Tibetan Terrier Temperament
What's Good About 'Em,
What's Bad About 'Em
By Michele Welton.
Copyright © 2000-2013
The good-natured Tibetan Terrier is lively and playful, yet also calm and low-key. He is a moderate dog in all respects and can adapt to any home, city or country, so long as he is given brisk daily walks and occasional romps in a safe enclosed area.
He especially enjoys playing in the snow, his large, flat, snowshoe-like feet providing traction, and his long heavy eyelashes protecting his eyes.
He is athletic and agile, a sure-footed climber, and a clever problem-solver who often uses his paws with great adeptness to open doors and hold toys.
Tibetan Terriers are family-oriented: they love to play games and participate in activities with their own people, but most are conservative with strangers. In some individuals, caution can shade into timidity or suspiciousness, so early socialization is important to develop a confident, outgoing temperament.
Most are amiable with other animals, though perhaps a bit bossy. Indeed, the Tibetan Terrier is very stubborn in general and must be shown from Day One that you are in control.
If you want a dog who...
- Is small to medium-sized, sturdy and shaggy, a natural-looking dog
- Is a moderate dog in all respects, being lively and playful at times, yet also calm and low-key
- Makes a good watchdog but is not aggressive with people
- Is usually amiable with other pets
A Tibetan Terrier may be right for you.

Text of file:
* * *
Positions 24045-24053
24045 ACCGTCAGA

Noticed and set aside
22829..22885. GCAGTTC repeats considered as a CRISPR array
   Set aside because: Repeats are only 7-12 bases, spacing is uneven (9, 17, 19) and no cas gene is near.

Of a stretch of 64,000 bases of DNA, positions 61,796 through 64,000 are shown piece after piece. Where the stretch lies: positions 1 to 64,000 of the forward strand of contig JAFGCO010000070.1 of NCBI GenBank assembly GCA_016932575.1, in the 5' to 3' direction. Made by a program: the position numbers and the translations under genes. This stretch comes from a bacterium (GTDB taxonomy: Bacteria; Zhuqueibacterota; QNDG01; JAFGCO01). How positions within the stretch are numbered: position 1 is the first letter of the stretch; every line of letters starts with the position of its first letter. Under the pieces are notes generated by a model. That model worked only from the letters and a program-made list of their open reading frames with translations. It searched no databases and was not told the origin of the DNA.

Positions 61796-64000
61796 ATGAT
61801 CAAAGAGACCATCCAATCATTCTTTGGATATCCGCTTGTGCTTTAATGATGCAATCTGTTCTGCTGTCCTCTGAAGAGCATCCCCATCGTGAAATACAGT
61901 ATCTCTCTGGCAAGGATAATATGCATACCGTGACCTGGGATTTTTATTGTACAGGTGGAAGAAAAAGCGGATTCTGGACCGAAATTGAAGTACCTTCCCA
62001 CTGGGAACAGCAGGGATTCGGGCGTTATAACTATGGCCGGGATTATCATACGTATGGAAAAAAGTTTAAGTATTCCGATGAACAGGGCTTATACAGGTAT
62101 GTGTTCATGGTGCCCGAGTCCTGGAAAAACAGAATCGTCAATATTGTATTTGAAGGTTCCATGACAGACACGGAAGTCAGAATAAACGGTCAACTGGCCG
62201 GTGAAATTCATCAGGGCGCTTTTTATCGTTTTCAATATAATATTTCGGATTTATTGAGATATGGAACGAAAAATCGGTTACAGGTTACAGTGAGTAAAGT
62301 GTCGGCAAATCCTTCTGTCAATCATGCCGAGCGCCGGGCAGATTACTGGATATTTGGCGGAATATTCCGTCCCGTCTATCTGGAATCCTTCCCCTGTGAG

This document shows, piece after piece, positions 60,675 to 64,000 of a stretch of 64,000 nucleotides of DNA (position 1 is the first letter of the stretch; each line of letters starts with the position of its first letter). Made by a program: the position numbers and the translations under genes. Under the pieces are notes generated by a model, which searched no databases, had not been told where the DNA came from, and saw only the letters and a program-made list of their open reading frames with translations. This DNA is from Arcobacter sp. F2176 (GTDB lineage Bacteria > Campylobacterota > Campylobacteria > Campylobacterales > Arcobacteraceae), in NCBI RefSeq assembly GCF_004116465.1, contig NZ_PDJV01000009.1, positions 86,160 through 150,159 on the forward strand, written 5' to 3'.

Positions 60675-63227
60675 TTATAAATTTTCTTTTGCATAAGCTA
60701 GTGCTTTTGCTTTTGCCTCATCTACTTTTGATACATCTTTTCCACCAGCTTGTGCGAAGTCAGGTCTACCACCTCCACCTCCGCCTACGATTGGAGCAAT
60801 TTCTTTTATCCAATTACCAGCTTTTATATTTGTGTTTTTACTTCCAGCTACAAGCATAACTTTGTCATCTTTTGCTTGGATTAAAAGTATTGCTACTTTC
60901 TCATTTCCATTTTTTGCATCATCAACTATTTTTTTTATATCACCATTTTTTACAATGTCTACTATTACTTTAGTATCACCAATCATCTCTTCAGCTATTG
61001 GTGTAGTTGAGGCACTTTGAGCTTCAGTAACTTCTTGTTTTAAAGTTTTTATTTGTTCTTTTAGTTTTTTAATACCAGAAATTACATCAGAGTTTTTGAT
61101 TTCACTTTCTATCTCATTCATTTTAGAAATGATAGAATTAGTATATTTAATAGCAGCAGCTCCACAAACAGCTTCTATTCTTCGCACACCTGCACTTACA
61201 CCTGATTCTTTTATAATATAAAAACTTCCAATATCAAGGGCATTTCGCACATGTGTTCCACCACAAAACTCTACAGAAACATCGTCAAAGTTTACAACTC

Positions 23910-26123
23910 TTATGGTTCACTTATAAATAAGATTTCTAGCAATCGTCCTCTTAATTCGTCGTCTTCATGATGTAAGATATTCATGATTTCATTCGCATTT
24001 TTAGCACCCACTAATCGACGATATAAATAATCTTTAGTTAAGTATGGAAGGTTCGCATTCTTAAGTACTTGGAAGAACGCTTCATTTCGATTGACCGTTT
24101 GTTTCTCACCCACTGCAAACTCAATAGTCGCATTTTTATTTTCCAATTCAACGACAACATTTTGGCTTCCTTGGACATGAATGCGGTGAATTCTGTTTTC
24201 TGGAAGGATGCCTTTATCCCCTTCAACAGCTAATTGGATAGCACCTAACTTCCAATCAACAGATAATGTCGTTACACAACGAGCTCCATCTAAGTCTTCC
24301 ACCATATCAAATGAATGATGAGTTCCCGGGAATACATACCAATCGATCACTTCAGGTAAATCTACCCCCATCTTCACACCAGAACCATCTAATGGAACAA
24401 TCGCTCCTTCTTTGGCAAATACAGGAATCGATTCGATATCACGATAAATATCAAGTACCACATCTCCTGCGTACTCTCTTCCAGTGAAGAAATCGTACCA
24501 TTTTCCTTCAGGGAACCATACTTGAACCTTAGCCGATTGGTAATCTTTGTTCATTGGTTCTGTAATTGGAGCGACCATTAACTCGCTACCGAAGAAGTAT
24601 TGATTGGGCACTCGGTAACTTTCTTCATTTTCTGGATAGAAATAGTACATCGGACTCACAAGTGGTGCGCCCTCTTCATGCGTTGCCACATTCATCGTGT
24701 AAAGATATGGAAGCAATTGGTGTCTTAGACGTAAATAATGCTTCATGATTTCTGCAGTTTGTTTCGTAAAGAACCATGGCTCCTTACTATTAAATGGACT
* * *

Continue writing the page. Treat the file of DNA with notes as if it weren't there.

If you don't want to deal with...
- "Separation anxiety" (destructiveness and barking) when left alone too much
- Suspiciousness or timidity when not socialized enough
- Stubbornness (mind of his own)
- Regular brushing and combing
- "Shaggy dog syndrome," i.e. debris clinging to the coat, water soaking into the beard and dripping on your floors
- Waiting lists (hard to find) and a high price tag
A Tibetan Terrier may not be right for you.
- choosing the RIGHT breeder and the RIGHT puppy
- or choosing an ADULT dog from your animal shelter or rescue group – a dog who has already proven that he doesn't have negative traits
- training your dog to respect you
- avoiding health problems by following my daily care program in 11 Things You Must Do Right To Keep Your Dog Healthy and Happy
More traits and characteristics of the Tibetan Terrier
If I was considering a Tibetan Terrier, I would be most concerned about...
- Stubbornness. Tibetan Terriers have an independent mind of their own and can be stubborn and manipulative. You must show them, through absolute consistency, that you mean what you say.
To teach your Tibetan Terrier to listen to you, "Respect Training" is mandatory. My Tibetan Terrier Training Page discusses the program you need.
- Providing enough socialization. Standoffish by nature, Tibetan Terriers need extensive exposure to people and to unusual sights and sounds so that their natural caution doesn't become suspiciousness or shyness.
- Grooming. Without regular brushing, Tibetan Terriers become a matted mess. Consider trimming the coat short to keep it neat, clean, and healthy.
Clipped Tibetan Terrier:
Ivor the Invincible